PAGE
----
We assess Merlin’s liquidity profile as “adequate” under our criteria. We calculate that the group’s sources of liquidity, including cash and the availability of a revolving credit facility (RCF), exceed its uses by 1.2x or more over the next 12 months.
The following factors underpin our assessment of “adequate” liquidity:
— We anticipate that net sources of cash will remain positive, even if EBITDA declines by 20%.
— We project adequate headroom under the maintenance financial covenants on the bank debt documentation. These covenants were reset in mid-2011 as part of a process to extend debt maturities and improve operating flexibility.
— We understand that there are no meaningful debt maturities or debt amortization requirements before 2017.
— We believe that the group could absorb low-probability, high-impact shocks because of its limited maintenance capex.
Our assessment of Merlin’s liquidity sources in the 12 months to Dec. 31, 2012, under the scenario outlined above, includes:
— Access to cash balances of about GBP60 million as of Dec. 31, 2011.
— Ample availability (about GBP130 million as of December 2011) within its GBP138.1 million revolving credit facility (RCF) maturing in 2017.
— Substantial operating cash flow generation. We estimate that this could reach about GBP190 million in financial 2012.
In our opinion, liquidity and cash flow generation is sufficient to fund capex (up to about GBP165 million). Moreover, as part of our liquidity assessment, we assume that the LLA acquisition and related fees and investments are funded through drawings under the new, about GBP175 million equivalent, acquisition facility.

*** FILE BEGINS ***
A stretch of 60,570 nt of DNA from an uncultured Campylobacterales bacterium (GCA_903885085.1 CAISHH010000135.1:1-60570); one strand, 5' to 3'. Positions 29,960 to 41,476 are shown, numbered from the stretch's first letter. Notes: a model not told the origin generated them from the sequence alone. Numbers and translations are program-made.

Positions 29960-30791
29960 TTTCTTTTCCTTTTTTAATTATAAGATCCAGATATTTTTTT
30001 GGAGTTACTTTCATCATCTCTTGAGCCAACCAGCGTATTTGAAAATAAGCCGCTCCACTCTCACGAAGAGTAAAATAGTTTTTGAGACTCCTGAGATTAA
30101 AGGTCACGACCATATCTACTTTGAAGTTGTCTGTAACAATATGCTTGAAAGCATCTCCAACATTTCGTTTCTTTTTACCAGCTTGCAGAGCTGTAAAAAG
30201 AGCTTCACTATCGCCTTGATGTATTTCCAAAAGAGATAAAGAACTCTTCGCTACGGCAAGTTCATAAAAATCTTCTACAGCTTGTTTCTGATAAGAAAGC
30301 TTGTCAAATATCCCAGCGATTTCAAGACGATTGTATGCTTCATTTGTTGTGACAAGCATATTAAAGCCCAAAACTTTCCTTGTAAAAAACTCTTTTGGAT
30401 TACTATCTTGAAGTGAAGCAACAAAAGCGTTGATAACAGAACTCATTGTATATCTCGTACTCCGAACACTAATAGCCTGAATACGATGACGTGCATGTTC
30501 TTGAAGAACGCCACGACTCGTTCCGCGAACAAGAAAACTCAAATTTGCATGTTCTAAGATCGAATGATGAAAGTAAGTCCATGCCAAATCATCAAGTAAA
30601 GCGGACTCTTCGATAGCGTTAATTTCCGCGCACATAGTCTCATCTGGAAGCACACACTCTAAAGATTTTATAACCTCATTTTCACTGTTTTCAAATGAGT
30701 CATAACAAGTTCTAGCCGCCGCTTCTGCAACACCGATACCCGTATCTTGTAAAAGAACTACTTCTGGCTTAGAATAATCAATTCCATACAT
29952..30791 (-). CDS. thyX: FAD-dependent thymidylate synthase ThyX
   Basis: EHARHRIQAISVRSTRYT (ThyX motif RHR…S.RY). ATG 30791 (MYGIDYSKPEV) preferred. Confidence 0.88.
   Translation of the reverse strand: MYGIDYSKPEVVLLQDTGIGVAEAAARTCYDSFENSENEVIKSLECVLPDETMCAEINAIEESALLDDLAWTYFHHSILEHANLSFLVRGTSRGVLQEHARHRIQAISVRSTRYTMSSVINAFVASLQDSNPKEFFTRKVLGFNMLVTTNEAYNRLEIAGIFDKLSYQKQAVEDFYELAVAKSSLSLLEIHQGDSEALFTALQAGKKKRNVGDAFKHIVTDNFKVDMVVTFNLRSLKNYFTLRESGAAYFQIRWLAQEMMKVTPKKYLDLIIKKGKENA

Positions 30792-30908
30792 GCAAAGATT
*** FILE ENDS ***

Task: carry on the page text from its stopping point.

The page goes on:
The issue rating on Merlin’s senior secured credit facility is ‘BB-‘, one notch above the corporate credit rating. The recovery rating on this facility is ‘2’, indicating our expectation of substantial (70%-90%) recovery prospects for debtholders in the event of a payment default.
Our issue and recovery ratings reflect our valuation of Merlin as a going concern, underpinned by our view of the group’s strong market share and the relatively high barriers to entry typical of the visitor attractions sector.
Our issue and recovery ratings also reflect our view of the comprehensive security and guarantee package that the group provides to lenders. In addition, the ratings take into account our view of the bank-debt-like nature of the rated facility. This characteristic, through the presence of maintenance covenants and a cash flow sweep mechanism, could in our view lead to a lower amount of debt and less value destruction by the time of our hypothetical default in 2017.
An updated recovery report will be published shortly on RatingsDirect on the Global Credit Portal.
The stable outlook reflects our view that Merlin’s improving revenues and profitability over the coming year will enable it to sustain its enhanced financial metrics. We base this view on the full-year contributions of recent acquisitions and new site openings, and on the group’s resilience to ongoing pressure on consumer spending. As a result, we believe EBITDA will increase further to about GBP350 million in 2012, enabling the group to reduce its adjusted-debt-to-EBITDA ratio to close to 5.0x, and adjusted EBITDA interest coverage toward 2.5x. The stable outlook also reflects our opinion that Merlin will maintain what we consider to be “adequate” liquidity, despite its significant investment program.
Rating pressure could arise if adverse operating developments or signs of a looser financial policy were to affect Merlin’s improving financial metrics. Specifically, pressure could arise if adjusted debt to EBITDA were to exceed 5.5x and adjusted EBITDA interest coverage were to decline to less than 2.0x, or if we were to reassess the group’s liquidity as “less than adequate”.
Rating upside, in our opinion, is limited at this stage, even if Merlin’s credit measures were to improve, due to our view of the group’s aggressive financial policy of focusing on external growth.
Related Criteria And Research
All articles listed below are available on RatingsDirect on the Global Credit Portal, unless otherwise stated.
— 2008 Corporate Criteria: Analytical Methodology, April 15, 2008
— Criteria Methodology: Business Risk/Financial Risk Matrix Expanded, May 27, 2009
— 2008 Corporate Criteria: Ratios And Adjustments, April 15, 2008
— Methodology And Assumptions: Liquidity Descriptors For Global Corporate Issuers, Sept. 28, 2011
— Criteria Guidelines For Recovery Ratings On Global Industrials Issuers’ Speculative-Grade Debt, Aug. 10, 2009